To better understand the current shortcomings, it is imperative to understand the potential risk of occult lymph node metastasis and the resulting change in prognosis. “Subclinical metastasis,” “micrometastasis,” or “tumor cell microinvolvement” are all terms that have been used to describe disseminated cancer cells detected by immunochemical means in lymph nodes.6 Clarification of this term was attempted by the Union for International Cancer Control (UICC) by making a distinction between “isolated tumor cells” and “micrometastasis.” Micrometastasis are defined as being “< 2 mm in greatest dimension; in contact with a vessel wall, proliferating, and usually associated with a stromal reaction”.6 In contrast, isolated tumor cells are defined as “clusters < 0.2 mm or single tumor cells without any of the above characteristics, whose presence can be determined by immunochemistry, immunocytochemistry or molecular methods such as flow cytometry or polymerase chain reaction”.6 To date, data suggest that it is possible to detect disseminated tumor cells in lymph nodes previously considered free of metastases by using conventional histopathologic methods in many types of cancer.6 However, attempts to define their presence in esophageal cancer by clinical means and determine significance have demonstrated less satisfying results and outcomes, respectively. McGuill et al. set out to quantify the impact of occult lymph node metastasis on disease-free survival in cases of early esophageal cancer staged by pathologic means as lymph node metastasis-free (pN0).6 Their meta-analysis suggested that occult lymph node metastasis has a “significant detrimental impact” on prognosis in node-negative cancers of the esophagus or gastro-esophagus. Furthermore, their results were not meaningfully affected by the mean number of lymph nodes examined, variations in the number of sections examined per node or block, exclusion of trials of poorer quality, or choice in statistical method.6 More recently, Lütken et al. reviewed the impact of isolated tumor cells in regional lymph nodes in patients with adeno- and squamous cell carcinoma of the esophagus and esophagogastric junction.7 Specifically, they reviewed 5 studies, including 434 pN0-patients of which 88 patients had isolated tumor cells (ITC) on more extensive review. This rate of ITC varied from 8% to 56% between studies, and the majority of studies found a significant prognostic impact of ITC with the largest difference in 5-year survival being 33% for patients with ITC compared with 60% for those without ITC.7 Fortunately, in Aoyama’s study, the “missed” areas of disease were all classified as micrometastasis or larger.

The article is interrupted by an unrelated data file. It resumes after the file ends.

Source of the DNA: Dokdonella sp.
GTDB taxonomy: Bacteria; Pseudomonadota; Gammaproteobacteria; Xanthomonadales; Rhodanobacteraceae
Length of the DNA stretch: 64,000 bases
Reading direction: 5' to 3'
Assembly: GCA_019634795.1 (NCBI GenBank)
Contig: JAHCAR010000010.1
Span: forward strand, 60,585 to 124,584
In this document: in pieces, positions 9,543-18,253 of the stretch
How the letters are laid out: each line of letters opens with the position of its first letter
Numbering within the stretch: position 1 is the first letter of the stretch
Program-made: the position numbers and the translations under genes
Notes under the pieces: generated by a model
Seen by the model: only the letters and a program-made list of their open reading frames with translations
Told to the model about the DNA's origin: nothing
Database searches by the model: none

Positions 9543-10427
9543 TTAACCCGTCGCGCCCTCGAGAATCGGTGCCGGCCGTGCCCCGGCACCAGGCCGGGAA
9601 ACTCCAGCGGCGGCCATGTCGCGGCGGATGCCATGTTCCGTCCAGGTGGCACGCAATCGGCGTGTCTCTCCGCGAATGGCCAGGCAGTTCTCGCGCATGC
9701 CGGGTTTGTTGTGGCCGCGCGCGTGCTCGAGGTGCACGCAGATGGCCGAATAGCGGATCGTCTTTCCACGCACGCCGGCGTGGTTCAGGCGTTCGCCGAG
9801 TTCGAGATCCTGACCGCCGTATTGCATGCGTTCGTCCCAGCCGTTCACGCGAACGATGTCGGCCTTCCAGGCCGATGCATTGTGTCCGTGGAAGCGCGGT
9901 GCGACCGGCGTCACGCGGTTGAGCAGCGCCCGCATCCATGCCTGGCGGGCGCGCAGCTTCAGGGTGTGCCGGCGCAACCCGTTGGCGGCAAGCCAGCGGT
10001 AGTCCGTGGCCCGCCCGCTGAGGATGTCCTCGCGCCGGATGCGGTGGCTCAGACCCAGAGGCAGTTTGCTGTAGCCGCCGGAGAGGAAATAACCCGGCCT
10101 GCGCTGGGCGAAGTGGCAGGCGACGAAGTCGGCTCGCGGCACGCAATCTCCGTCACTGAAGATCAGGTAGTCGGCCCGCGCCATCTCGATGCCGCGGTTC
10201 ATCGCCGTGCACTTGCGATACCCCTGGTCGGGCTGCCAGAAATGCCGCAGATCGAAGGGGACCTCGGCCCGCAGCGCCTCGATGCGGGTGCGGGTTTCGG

Because the consequences of missed lymph node involvement are significant, are there risk factors for occult metastatic disease that can be used to more accurately clinically stage patients? Dubecz et al. evaluated 1225 patients with T1a and T1b lesions to determine the prevalence and predictors of lymph node metastases in patients with pT1 carcinoma of the esophagus and gastric cardia.8 They found that tumor size greater than 1 cm, infiltration of submucosa, and poor tumor differentiation were independently associated with the risk of nodal disease, and the presence of lymph node metastasis without these three risk factors was only 4.8%.8 Furthermore, positive lymph node status was associated with worse overall 5-year survival in esophageal adenocarcinoma (EAC) (N0 vs. N+: 78% vs. 52%) and adenocarcinoma of the esophagogastric junction (AEG) (N0 vs. N+: 83% vs. 44%) but did not have a significant effect on the long-term survival of patients with squamous cell carcinoma (SCC).8